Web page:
Abel speaks directly to the insecurity in me and calms it down. He says things like “you aren’t questioning yourself or your own inadequacy.” And it makes me feel infinitely better. Anything else, I feel like I competing with others and always, always I fail to pass muster in the direct, head-to-head comparison. There is always someone stronger, fitter, graceful, flexible than I am, and the self-loathing and self-destructive urges become dominant in my thoughts and actions.

In revisiting, and finally finishing this book review this weekend, I keep reminding myself that my life’s journey with better health is not a straight, linear process. It’s a circle, the process as Abel terms it. I have had some significant success from the inside out – my diabetes control is a standout – and I need to never allow myself to discount the hard work that went into getting to this point. Abel’s books that I have read thus far stress the need to accept body, health, abilities as they exist in the present moment. For the most part, I think I do okay with this, until something weird happens and I am thrown completely off my game. Reminds me I am still learning, still building my skills, and it is not the end of life as I know it that I falter and have setbacks. The attacks of the “shoulds” still happen; I can and will develop the tools to shield myself from them.

Abel writes about the Tao is about “the path” and I have taken to referring to my quest for better health as staying on the path and the path being a circle. It’s sounds sort of new-agey and woo, but for me, it’s absolutely true. When my doc told me Wednesday that I could discontinue the diabetes medicine, I was not thinking that I could cancel training with J on Thursday because I had achieved goal. Nope, I was texting J (and just about everyone else I know) sharing the good news and planning ahead for what I would do in the gym the next day.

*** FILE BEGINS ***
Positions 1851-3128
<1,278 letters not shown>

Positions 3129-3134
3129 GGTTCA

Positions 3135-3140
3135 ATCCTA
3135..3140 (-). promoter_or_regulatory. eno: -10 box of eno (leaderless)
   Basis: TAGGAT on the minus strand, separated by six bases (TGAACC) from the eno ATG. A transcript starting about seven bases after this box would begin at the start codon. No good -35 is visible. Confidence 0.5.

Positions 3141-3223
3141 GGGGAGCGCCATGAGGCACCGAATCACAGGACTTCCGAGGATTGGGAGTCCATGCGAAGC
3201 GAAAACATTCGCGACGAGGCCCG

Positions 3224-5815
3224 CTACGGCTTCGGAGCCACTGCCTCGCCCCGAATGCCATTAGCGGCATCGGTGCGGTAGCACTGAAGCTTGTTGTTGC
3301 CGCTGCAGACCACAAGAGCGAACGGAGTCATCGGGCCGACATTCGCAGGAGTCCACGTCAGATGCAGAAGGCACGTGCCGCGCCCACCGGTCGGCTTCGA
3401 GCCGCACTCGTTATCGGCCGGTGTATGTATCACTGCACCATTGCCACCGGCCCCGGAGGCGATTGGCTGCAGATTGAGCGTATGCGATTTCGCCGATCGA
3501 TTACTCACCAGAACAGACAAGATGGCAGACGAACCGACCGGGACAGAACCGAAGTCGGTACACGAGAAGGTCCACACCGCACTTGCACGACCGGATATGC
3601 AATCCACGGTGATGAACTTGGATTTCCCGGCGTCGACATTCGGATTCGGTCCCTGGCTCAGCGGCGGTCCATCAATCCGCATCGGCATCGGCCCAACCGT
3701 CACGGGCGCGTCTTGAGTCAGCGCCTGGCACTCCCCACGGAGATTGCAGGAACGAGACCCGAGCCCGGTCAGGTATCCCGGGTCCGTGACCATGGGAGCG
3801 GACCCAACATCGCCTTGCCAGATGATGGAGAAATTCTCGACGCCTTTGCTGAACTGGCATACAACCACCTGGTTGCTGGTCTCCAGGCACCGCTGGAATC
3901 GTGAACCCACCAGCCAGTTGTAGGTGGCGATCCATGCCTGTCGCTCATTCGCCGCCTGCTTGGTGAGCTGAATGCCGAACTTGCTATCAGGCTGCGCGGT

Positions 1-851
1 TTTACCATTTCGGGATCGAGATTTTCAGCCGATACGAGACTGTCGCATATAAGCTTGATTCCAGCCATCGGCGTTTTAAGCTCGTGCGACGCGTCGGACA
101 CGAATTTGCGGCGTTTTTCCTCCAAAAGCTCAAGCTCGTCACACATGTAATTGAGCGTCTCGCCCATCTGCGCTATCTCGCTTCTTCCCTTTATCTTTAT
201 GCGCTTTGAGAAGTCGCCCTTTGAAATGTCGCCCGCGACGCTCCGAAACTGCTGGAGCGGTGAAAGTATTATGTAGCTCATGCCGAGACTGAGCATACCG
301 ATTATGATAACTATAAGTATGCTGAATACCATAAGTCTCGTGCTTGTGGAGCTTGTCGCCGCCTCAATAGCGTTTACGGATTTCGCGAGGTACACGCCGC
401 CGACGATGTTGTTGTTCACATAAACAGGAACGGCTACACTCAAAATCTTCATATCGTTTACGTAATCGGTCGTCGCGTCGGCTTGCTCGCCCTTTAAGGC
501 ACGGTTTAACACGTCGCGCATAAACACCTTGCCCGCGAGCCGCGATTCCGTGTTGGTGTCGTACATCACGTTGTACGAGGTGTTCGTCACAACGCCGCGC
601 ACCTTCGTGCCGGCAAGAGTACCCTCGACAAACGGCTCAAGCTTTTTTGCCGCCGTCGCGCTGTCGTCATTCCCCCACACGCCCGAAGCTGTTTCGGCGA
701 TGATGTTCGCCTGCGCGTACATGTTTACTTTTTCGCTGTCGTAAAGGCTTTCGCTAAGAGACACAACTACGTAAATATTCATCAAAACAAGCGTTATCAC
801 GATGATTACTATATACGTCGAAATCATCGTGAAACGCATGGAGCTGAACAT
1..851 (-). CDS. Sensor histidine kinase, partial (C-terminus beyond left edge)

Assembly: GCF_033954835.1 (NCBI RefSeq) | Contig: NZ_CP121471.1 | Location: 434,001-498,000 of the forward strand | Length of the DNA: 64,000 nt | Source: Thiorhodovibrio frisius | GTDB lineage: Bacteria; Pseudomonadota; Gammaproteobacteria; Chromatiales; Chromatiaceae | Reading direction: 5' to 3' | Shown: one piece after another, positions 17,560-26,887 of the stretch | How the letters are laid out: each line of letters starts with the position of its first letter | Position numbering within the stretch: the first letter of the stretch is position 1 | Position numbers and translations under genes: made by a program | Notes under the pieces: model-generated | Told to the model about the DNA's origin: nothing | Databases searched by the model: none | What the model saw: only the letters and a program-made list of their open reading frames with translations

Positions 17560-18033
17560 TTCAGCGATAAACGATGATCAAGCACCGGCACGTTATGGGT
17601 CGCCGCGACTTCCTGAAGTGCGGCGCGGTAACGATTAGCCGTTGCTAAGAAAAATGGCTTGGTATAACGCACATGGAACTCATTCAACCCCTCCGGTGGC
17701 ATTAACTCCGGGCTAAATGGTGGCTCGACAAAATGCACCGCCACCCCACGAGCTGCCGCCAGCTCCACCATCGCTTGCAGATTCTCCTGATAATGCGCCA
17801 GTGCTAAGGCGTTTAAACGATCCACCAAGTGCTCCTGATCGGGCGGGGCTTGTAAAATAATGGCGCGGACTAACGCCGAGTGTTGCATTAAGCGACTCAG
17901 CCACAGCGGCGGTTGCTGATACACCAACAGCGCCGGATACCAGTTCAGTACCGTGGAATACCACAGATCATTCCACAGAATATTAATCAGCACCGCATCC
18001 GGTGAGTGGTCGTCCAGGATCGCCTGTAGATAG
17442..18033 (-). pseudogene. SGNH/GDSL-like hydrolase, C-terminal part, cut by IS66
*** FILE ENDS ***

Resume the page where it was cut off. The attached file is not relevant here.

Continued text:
There are no shortcuts, no easy outs, no informercials that will shorten this lifelong commitment for me. Sometimes I wonder if I am becoming obsessive about this stuff, and occasionally yes, I am, a little. Mostly I am trying to get into better habits, and for me better habits require repetition. Abel also addresses this, at the end of the book, and he says regimentation, routine, and structure outweigh any benefits to not having these things in place.

I think Abel is writing his books and articles and speaking directly to me. And I am reading and listening and lapping it up like G’s lab puppy at her water bowl.

This book was about 70 pages long, and I could (and potentially will) write at least another 35 on everything that resonated with me. But that’s future posts, because this is becoming a book I will revisit with many ideas I want to read again, highlight, write my own thoughts about. But for tonight, I will stick with these three things that really fit perfectly in this moment:

Look for the feeling inside that says, “Well done, let’s do it again.”
Begin to aspire to inspire others, and yourself.
Forget about what everyone else has to say about your own experience and your own path.

My success with my “better health” quest has been more successful than I ever anticipated. Most recently I have had some setbacks and outside forces saying irresponsible and ignorant things to me that tarnish my accomplishments in my own mind. I needed to review my notes on this book, remind myself that this is my path and it is the right one for me.

One thought on “Zen to Tao

  1. I can state for a fact that you have accomplished the aspire to inspire task with me. And it wasn’t an easy task at that. You inspired me to go to the gym though I am no where at your level, you inspired me to get me act together both financially and emotionally and to keep on working on it. You inspired me to see a therapist and even to change therapists when the first wasn’t working.

    And by being your friend and knowing you I know there other you have inspired.